Wasps are insects that do not engage in verbal forms of communication. They interact by releasing certain chemical compounds (such as pheromones) and hormones to signal danger, alert their compatriots, and summon others to allocate food. It can be said that they communicate with the help of smell. Modern research has recently concluded that these wasps engage in drumming their gasters (or abdomens) after tracing food. The act of drumming sends out signals to the other worker wasps about the presence of food nearby.

How big are Wasps?

Wasps have an average size and are not very big. Their length can go up to 1.5 in (up to 3.8 cm). This means that they are not as large as a bee. However, the hornet is the largest among all the wasps' species, with the ability to combat and devour a spider as large as the tarantula. Wasps have a more slender body as compared to a bee.

How fast can Wasps fly?

Wasps have an average speed and can cover a few miles. Among all the species, the Asian hornet is known to acquire the fastest speed of 40 km/hr. The speed of the yellow jackets can reach 70 km/hr.

How much do Wasps weigh?

The weight of a wasp depends on its species. Normally, the weight of a common wasp ranges around 1.4 grains (90 mg). The weight of the worker wasps ranges between 0.15-0.3 grains (10-19 mg), and the paper wasps have a similar weight range, while a drone wasp can weigh up to 2.3 grains (150 mg).

What are their male and female names of the species?

No specific names have been attributed to the species, so they are referred to as male drones and female wasps, respectively.

What would you call a baby Wasp?

According to its growth or development stage, a baby wasp can be regarded as a larva or even pupa.

What do they eat?

Wasps are omnivores which implies that they enjoy a diet enriched with several nutrients. Solitary wasps generally survive mostly on nectar that they derive from flowers or steal from the honeycombs. However, they feed their offspring with insects like caterpillars, spiders, or flies. The requirement for energy is satisfied mainly through the sugar or glucose derived from nectar.

Are they dangerous?

Wasps are stinging insects and can prove to be very dangerous when they feel threatened or agitated for some reason. Wasps themselves are not much of a problem as they like to stick to their work. However, if they encounter a situation that causes them to feel terrified, then there are high chances that they would attack. This attack is nothing but a defense mechanism. These insects are gifted with stingers that are quite different from those of the bees. Unlike bees, the stingers of the species are free of barbs that might get stuck inside human or animal flesh, and therefore, unlike bees, wasps can offer multiple stings. Wasp stings have the potentiality to inflict severe pain. Pheromone is emitted when wasps sting, and this acts as a signal to call an army of soldier wasps that comes to the rescue of the threatened insect.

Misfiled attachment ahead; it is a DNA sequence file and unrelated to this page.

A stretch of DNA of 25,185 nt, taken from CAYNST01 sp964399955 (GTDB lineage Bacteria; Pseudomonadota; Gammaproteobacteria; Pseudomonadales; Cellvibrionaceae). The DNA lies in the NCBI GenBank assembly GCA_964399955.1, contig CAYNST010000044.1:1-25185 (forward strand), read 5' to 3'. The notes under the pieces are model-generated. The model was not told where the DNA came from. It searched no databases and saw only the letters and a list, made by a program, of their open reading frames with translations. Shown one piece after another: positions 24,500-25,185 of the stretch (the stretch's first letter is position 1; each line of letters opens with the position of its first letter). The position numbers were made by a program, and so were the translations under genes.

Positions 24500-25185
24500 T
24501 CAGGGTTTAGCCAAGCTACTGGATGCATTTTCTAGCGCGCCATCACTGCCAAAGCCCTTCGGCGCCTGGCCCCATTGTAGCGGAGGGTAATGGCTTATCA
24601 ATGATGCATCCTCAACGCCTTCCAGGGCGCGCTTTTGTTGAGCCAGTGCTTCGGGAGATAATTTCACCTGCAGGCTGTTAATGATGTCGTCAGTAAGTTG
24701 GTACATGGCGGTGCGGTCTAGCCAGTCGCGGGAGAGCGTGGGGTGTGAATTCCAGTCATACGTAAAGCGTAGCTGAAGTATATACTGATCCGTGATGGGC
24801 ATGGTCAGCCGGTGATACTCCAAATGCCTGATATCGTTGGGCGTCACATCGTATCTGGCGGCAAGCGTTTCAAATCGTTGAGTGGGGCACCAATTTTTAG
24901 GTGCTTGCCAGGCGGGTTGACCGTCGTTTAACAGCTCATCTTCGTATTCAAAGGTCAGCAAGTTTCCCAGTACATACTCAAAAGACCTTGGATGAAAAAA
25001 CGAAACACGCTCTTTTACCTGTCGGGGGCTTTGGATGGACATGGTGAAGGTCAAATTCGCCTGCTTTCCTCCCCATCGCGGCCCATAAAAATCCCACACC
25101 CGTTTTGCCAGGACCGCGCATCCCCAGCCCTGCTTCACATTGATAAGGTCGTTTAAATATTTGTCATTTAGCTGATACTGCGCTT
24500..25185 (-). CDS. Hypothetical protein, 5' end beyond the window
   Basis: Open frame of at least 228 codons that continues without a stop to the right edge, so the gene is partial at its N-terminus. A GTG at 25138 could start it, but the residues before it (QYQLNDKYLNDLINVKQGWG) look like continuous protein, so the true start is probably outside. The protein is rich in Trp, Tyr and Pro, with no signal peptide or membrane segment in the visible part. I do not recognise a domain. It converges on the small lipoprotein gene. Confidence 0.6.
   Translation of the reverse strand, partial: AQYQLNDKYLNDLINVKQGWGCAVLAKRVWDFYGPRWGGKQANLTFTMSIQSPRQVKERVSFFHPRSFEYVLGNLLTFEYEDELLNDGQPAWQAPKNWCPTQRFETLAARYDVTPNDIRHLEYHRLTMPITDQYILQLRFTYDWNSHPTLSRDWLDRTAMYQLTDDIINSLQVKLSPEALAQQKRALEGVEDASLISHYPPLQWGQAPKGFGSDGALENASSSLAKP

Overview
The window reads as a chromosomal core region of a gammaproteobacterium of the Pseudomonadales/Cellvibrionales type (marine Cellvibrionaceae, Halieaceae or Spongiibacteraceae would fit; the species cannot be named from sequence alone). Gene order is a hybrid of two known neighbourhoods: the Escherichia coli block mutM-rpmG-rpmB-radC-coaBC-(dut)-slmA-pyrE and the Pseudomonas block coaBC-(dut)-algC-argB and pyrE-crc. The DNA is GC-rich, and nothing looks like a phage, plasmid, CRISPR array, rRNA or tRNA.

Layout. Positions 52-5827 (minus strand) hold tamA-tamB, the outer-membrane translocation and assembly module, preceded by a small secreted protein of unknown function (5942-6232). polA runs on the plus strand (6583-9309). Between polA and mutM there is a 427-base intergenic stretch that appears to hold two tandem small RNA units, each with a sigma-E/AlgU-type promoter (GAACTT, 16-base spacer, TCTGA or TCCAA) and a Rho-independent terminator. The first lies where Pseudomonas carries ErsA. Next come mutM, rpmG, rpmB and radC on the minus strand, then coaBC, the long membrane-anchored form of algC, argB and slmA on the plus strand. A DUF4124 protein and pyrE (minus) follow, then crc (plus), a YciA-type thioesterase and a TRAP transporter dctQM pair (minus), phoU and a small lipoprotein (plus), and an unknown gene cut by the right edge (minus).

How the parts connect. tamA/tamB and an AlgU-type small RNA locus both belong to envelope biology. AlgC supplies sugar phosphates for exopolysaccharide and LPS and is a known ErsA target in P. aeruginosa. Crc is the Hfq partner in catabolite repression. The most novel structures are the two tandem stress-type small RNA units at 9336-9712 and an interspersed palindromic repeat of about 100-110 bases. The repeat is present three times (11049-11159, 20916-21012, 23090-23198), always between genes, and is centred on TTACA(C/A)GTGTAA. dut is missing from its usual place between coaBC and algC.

Would they make a good pet?

Although several attempts have been made to domesticate wasps by maintaining wasp colony, they are best left with their hive members. Paper wasps are categorized under social wasps, and they might survive as a pet, but their longevity is greatly affected when they are shifted from their natural habitat and colony. Hence, it can be summed up that wasps do not make good pets as they like to be on their own.

Did you know...

Here are some fun facts about wasps and bees that are stupefying.

Although wasps are not too big in size, they know how to distinguish between harmful and harmless.

Solitary female wasps can thrive independently.

Wasps create papery nests made of wood fibers while the bees construct nests out of their own secretion of some waxy substance.

Wasps highly benefit our ecosystem as they eliminate almost all pests by preying on them.

Every spring, a new colony is created by the queen.

Although they lack teeth, they have antennae and a sweet tooth!

You might find them in the United States of America, the United Kingdom, Africa, and several other places, but you won't find a single wasp in Antarctica.

Solitary wasps act defensively, while social wasps use their stings to render severe attacks.

Wasps have the power of facial recognition. They can identify you just like they can identify their hive members.

Different types of Wasps

There are innumerable species of wasps all over the world. The species that have gained significance are the Asian giant hornet, European hornet, paper wasp, yellow jacket, red paper wasp, Australian hornet, and several others. There are 30,000 variations of the species and many other sub-species.

Wasps and humans

Wasps generally avoid human habitation as they often feel threatened by human presence. However, wasps have benefitted human civilization by offering great pest control solutions by feeding on other pests that damage crops. Nevertheless, they can be dangerous (especially when prone to allergies from venomous stings) and need to be removed. The best way to get rid of wasps is by spraying insecticides.

Here at Kidadl, we have carefully created lots of interesting family-friendly animal facts for everyone to discover! Learn more about some other arthropods including honey bee, or atlas beetle.

You can even occupy yourself at home by drawing one on our Wasp coloring pages.